The Masonic Society
by Wor. Bro. Frederic L. Milliken
Merriam –Webster describes epilogue as “a concluding section that rounds out the design of a literary work” or “the final scene of a play that comments on or summarizes the main action” . And after my first posting on The Masonic Society something is surely needed to clear the air.
Many missed the point of the first article on the Masonic Society. They wanted to know how with such an illustrious list of Founding Fellows and how since it hasn’t even printed a word yet, I could pass judgment on this new undertaking. I agree that some great Masonic minds have come together and that the future work looks promising.
But that wasn’t my concern. I never questioned the quality of what this Society was going to do or the Masonic credentials of its Founders. My concern was why it was formed, for what reason, its format and would The Masonic Society be its own Master.
To launch an endeavor of this magnitude it would only seem logical to think that those who undertook it are thinking that they can do it better or that they are filling a void. Since I see no lack of good American Research Lodges & Societies I have to ask better than whom?
Perhaps here it is my lack of knowledge as to what had previously occurred at The Philalethes Society that fueled my apprehension. It is said that Nelson King and Wallace McLeod resigned in jest and their resignations were too readily accepted, or they resigned in protest and were not allowed to return after they had thought it over or they were forced to resign. I have not the faintest idea of exactly what went on but I do know that Nelson King was missing from the Philalethes website for awhile and that some kind of shake up occurred. One name that is constantly mentioned in the Philalethes shakeup is Bro. Roger VanGorden who is also President of The Masonic Society. Perhaps he could shed some light on the situation.
But I had heard the whispers of Nelson King criticism permeating the Internet – He is bombastic, he always goes for the controversial, he talks too much about Prince Hall recognition. Personally I always thought the man was spot on. Perhaps the invitation to expelled Past Grand Master Frank Haas to speak at the last Philalethes annual feast was the last straw. This sort of thinking is expressed by Masonic Society Founding Fellow Robert Davis.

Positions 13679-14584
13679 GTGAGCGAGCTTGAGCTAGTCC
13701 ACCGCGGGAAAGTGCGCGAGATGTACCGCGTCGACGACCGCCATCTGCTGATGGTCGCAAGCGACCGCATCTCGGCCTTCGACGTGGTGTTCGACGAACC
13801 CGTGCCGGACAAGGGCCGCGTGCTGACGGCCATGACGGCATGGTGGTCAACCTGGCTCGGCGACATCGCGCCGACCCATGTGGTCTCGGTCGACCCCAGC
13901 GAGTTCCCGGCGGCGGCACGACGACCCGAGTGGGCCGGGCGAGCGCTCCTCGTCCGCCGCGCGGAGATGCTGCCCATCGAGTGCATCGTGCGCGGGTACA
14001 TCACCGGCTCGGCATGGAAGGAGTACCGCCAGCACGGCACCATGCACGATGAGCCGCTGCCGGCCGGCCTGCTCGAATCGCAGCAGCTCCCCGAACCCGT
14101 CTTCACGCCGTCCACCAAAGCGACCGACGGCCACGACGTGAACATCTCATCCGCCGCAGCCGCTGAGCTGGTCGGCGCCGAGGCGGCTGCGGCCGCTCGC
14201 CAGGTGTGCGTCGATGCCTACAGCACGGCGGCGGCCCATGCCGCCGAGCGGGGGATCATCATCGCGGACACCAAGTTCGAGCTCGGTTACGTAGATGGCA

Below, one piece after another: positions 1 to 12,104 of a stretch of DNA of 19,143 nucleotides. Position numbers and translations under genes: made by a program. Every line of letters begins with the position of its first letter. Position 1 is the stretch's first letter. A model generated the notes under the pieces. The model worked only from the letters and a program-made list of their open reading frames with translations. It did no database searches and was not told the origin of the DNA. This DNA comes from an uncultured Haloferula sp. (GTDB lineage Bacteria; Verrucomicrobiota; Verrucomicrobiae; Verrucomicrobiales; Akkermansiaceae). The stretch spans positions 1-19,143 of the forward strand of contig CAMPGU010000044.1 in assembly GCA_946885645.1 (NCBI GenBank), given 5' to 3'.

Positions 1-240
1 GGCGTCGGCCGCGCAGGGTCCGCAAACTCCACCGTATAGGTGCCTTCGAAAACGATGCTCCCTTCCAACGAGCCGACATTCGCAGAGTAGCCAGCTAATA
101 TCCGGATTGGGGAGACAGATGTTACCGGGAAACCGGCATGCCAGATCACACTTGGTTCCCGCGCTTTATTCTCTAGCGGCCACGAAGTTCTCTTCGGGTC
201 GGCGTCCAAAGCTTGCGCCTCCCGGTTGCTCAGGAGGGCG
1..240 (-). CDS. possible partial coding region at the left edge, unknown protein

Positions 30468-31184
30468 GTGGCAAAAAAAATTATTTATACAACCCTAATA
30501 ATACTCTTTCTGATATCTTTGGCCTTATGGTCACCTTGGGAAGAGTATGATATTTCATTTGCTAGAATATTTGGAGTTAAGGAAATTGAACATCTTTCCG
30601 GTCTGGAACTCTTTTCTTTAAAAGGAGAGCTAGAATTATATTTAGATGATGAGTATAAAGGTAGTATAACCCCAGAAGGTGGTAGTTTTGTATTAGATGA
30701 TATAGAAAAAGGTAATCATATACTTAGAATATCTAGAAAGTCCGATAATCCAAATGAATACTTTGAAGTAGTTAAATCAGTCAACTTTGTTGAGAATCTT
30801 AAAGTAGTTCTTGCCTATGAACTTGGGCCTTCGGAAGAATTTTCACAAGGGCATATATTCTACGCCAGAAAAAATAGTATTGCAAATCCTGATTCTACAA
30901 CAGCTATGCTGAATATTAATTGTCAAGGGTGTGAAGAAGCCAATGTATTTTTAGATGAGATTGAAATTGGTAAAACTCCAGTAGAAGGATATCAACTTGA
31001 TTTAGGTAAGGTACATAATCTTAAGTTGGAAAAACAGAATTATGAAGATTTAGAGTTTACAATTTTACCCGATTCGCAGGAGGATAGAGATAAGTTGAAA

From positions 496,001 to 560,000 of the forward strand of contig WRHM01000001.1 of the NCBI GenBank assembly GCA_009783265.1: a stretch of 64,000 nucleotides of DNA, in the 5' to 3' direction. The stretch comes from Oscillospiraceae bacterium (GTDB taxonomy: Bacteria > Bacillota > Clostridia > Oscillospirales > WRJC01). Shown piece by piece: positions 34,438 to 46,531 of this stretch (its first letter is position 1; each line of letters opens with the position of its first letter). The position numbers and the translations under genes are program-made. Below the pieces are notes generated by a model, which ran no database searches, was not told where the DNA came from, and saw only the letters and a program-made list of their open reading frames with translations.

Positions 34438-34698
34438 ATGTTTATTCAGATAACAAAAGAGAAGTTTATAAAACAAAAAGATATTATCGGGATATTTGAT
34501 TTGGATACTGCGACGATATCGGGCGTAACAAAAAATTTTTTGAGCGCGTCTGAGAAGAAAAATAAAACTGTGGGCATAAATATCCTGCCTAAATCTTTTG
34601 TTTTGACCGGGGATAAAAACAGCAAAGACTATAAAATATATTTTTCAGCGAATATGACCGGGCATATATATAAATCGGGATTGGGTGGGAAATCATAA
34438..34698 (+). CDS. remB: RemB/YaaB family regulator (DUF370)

“The aim of TMS is to publish a respected journal of articles on Masonry and to offer a venue of Masonic light for seekers of light. This kind of venue cannot exist when the focus is on political discord. In the IPS, our experience has proven that when we have placed too much emphasis on political agendas, we have always failed. If TMS offers a debate, it will be a Socratic style of debate; one free from the abusive ramblings of Masons who disrespect other Masons.”
So at this point I have to ask if the purpose of the Masonic Society is to provide cutting edge enrichment of the Masonic scene or to replace expression which has been deemed too controversial? That’s what has been nagging my thoughts as I ask myself what was the impetus, the catalyst that launched The Masonic Society? Two questions keep popping up in my mind, WHY and WHY AT THIS TIME?
And why revolve your membership requirements around amity with The Conference of Grand Masters of Masons in North America? And why form a special relationship with those bodies that meet annually during Masonic Week? Does this not give Grand Lodges and Grand Masters an undue influence on The Society?
President Roger VanGorden says that since their inception Freemasons have gathered under the hegemony of a Grand Master as their “center of union.” He goes onto say:
“This permits a free flow of fellowship without concerns regarding the regularity and recognition of some of the membership becoming divisive. The Masonic Society is simply working within the well-established recognition parameters of the U.S. grand lodge system. Our membership requirements are based solely on the decisions of US and Canadian grand lodges concerning regularity. If they change, likewise, our policy changes automatically.”
What is happening here is sanction of whatever Grand Masters of the USA so rule and decide. Does that not increase the divisiveness not decrease it? If you included everyone in membership would you not be more accepting, more inclusive and therefore less divisive? So obviously Frank Haas cannot be a member. And neither can the Prince Hall Masons in West Virginia, Kentucky, North Carolina, Tennessee, Arkansas, Louisiana, Alabama, Mississippi, Georgia, South Carolina and Florida who are not in amity with the CGMMNA. Does this help to produce harmony?
When you are a part of something you lose your ability to be critical and your ability to be objective, unless you demand a total free hand as part of the arrangement. By their very nature Masonic Research and Study Societies should be independent. If your true aim is the investigation of knowledge and finding new ideas, then you are not going to let anybody tell you how to do it.
There are many Research Lodges and Societies in the USA but two prominent national ones stand out.
The Scottish Rite Research Society which publishes a hard bounded book called Heredom each year is open to everyone. Even though The Society is part of the Scottish Rite it insists that Masons, non Masons, Clandestine Masons and Women are all accepted as full members. The SRRS The Masonic Society founding fellow Jeff Naylor one described as the best research and information source in the USA. I hear of no problems because of its open door membership policy.